A species with a long black beak that shows a white stripe and white colors at the base, The Crimson-Rumped Toucanet (Aulacorhynchus haematopygus) also has partly red tails.
Males and females show crimson patches at the base and at the tip of their long tails.
There are only 2 subspecies of these birds and both can also come in chestnut-red tail nuances.
Bright green plumage dominates the appearance of these toucanets. In some males and females, there’s also a golden or yellow hint along the area of the shoulders.
Crimson-Rumped Toucanets in Ecuador additionally show blue sections at the base of the beak.
A species of large forests, Crimson-Rumped Toucanets are native to the mountains of Western South America.
They even live thousands of feet high, at elevations of up to 9.000 feet where they eat fruit and insects.
8. Red-Tailed Shrike
A bird of Siberia, The Red-Tailed Shrike (Lanius phoenicuroides) is among the species with dark red tails.
This is a species with brown-red tails and brighter caps brown or tan caps.
Earthy nuances are specific to this bird as a means of camouflage and their darker red tails are also less easy to spot compared to crimson tails.
The birds of the species are found in East Asia where they eat insects.
Migration periods are among the best times to see these birds together as they move in mass.
Red-Tailed Shrike are among the birds that lay spotted eggs soon after migrating to their breeding sites. They lay cream eggs with both brown and black spots.
9. Maroon-Bellied Parakeet
The 2 subspecies of The Maroon-Bellied Parakeet (Pyrrhura frontalis) live in the Eastern and Southeastern forests of South America.
From above, their tails are mostly green and yellow-green.
When seen from below, their red details attract the most attention. This is a species with a dark red undertail or a maroon-red undertail with matching belly plumage.
Some red marks are further visible just above the black beak of this species.
Dominated by green nuances, these birds show white sections around the eyes and mostly green wings that feature blue outer areas.
Faint brown spots are seen at the sides of the male’s head. This small and often overlooked physical trait also inspires the local name of the species of The Brown-Eared Conure.
More common in captivity, these birds are appreciated for their ability to talk.
10. Red-Necked Buzzard
Africa’s West Coast is home to the red-tailed Red-Necked Buzzard (Buteo auguralis).
From Mauritania to Angola, this is a species that has a widespread presence in savannahs and next to woodlands.
Living at different elevations, The Red-Necked Buzzard shows various brown nuances and red-brown tails.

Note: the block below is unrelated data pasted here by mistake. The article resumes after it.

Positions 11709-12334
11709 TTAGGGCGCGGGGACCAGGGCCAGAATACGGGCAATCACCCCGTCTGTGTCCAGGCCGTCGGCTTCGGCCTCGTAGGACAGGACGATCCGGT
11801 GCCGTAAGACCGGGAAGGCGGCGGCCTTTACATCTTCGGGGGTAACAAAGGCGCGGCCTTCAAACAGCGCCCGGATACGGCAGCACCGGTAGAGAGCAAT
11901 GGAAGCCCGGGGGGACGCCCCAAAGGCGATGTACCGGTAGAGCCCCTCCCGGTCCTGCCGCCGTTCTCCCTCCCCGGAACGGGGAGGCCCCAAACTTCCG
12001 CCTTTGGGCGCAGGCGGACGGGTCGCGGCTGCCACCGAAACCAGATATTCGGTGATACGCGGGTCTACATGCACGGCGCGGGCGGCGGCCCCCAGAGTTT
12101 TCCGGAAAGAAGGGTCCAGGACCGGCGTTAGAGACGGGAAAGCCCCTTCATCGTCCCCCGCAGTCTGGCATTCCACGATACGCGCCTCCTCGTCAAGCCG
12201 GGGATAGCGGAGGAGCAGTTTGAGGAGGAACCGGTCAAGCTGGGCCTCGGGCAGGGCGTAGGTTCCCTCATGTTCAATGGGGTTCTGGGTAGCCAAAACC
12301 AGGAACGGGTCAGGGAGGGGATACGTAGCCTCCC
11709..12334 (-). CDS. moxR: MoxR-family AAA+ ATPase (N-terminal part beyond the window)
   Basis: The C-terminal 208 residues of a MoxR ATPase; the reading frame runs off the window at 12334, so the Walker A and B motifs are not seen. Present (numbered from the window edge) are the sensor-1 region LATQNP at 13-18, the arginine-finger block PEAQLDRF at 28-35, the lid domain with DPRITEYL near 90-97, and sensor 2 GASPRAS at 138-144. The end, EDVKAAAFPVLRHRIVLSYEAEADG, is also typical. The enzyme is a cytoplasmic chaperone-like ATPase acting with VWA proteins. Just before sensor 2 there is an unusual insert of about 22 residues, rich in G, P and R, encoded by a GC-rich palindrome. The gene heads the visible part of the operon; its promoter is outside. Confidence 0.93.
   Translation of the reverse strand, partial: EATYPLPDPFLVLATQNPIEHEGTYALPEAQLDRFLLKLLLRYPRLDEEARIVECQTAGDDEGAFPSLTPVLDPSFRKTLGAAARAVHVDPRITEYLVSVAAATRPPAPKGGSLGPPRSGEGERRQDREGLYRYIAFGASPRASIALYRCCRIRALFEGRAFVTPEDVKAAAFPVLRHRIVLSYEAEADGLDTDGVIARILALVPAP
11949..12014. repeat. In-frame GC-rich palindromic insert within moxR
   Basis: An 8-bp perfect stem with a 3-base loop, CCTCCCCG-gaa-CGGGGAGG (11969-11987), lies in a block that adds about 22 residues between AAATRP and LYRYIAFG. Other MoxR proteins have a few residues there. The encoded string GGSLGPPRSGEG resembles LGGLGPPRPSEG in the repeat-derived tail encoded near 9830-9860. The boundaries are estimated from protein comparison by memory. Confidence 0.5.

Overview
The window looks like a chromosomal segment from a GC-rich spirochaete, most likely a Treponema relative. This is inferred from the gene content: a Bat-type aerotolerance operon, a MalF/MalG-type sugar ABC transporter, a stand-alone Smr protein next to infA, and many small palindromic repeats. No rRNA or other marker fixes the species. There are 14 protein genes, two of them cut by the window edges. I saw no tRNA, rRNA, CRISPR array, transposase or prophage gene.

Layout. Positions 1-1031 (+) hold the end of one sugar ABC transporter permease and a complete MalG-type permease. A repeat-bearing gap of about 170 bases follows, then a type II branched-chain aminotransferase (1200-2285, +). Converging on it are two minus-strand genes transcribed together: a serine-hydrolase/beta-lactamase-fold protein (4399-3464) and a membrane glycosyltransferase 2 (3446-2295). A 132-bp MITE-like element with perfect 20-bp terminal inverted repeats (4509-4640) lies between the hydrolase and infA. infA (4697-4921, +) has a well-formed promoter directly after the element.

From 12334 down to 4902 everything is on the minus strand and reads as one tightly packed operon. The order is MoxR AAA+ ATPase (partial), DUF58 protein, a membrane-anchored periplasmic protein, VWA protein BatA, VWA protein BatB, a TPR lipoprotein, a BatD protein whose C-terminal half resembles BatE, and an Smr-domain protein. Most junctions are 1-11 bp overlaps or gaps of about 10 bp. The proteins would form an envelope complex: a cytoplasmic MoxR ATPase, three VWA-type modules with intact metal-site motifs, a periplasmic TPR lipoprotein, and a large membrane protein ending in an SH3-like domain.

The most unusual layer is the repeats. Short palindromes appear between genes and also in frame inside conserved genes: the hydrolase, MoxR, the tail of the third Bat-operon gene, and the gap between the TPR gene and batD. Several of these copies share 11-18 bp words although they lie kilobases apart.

Brown spots or red-brown spots are also characteristic of its underside. These types of spots are seen on its underwings as well as on its chest.
The species is a known carnivore and an avid flyer covering long distances for food. Rodents and reptiles are part of its diet.
Birds of this species spend most of their time on trees where they also build their nests above the ground.
11. Red-Tailed Wheatear
Some birds live in barren areas in the mountains. These are areas of low vegetation but not without food, especially below the surface.
This is the case of The Red-Tailed Wheatear (Oenanthe chrysopygia), a species that specializes in living and feeding in low vegetation areas at an elevation of several thousand feet.
It lives in a vast habitat spreading from Turkey to Pakistan where it spends its life mostly on the ground.
A dull-colored species with a red tail, this is a bird that can eat different types of insects and caterpillars.
Some of its rare adaptations include the capacity to find insects nesting underground.
These birds may also descend to deserts and warmer areas in short-distance wintertime migration.
Vocal birds with red tails include species such as Leaf-Love birds (Phyllastrephus scandens), apart from the whistling Red-Tailed Wheater.
These birds are found in the rainforest and next to water sources where food is available.
Chestnut-red tails are specific to these birds. Their tails measure up to 3 inches and match the color of the wings in nuance.
The head and underside of the birds are mostly gray.
2 Leaf-Love subspecies are identified in Western and Central Africa. Some of the differences in appearance between these subspecies include the brown nuance of the wings but both have red tails.
There’s a difference in their habitat depending on their region, however. Apart from humid areas of forests, they can also live close to water in the savannah.
13. Fiji Parrotfinch
Red tails and red heads are seen on Fiji Parrortfinches (Erythrura pealii). These birds have vivid red tails and matching heads while green dominates their appearance.
The green color itself helps them hide among the grasses and trees they live among.
Fiji Parrotfinches are among the species that also live in suburban and urban areas.
As long as there’s grass such as the ones in parks or on lawns, Fiji Parrotfinches can live in these areas.
The bird is well-known as a result. Its breeding habitats attract a lot of attention.
Males display themselves to females and chase them in flight. Breeding happens up on trees where the female hands upside down.
14. White-Capped Redstart
Atypical color patterns are specific to the Asian White-Capped Redstart (Phoenicurus leucocephalus).
This is a small black bird with a short red tail that additionally has a black tip. Similar red nuances are continued on the underbelly and on the lower back.
Black is specific to its upper back, wings, and chest.
A white cap contrasts the dark appearance of this bird further. Native to India, Myanmar, and other nearby countries.
This bird can be seen along streams, in rocky areas where it can make a quick escape if needed.
It can also be heard as White-Capped Redstarts have a high-pitched call.
Feeding habits include eating small insects they can find next to streams as well as on shallow rocky streams.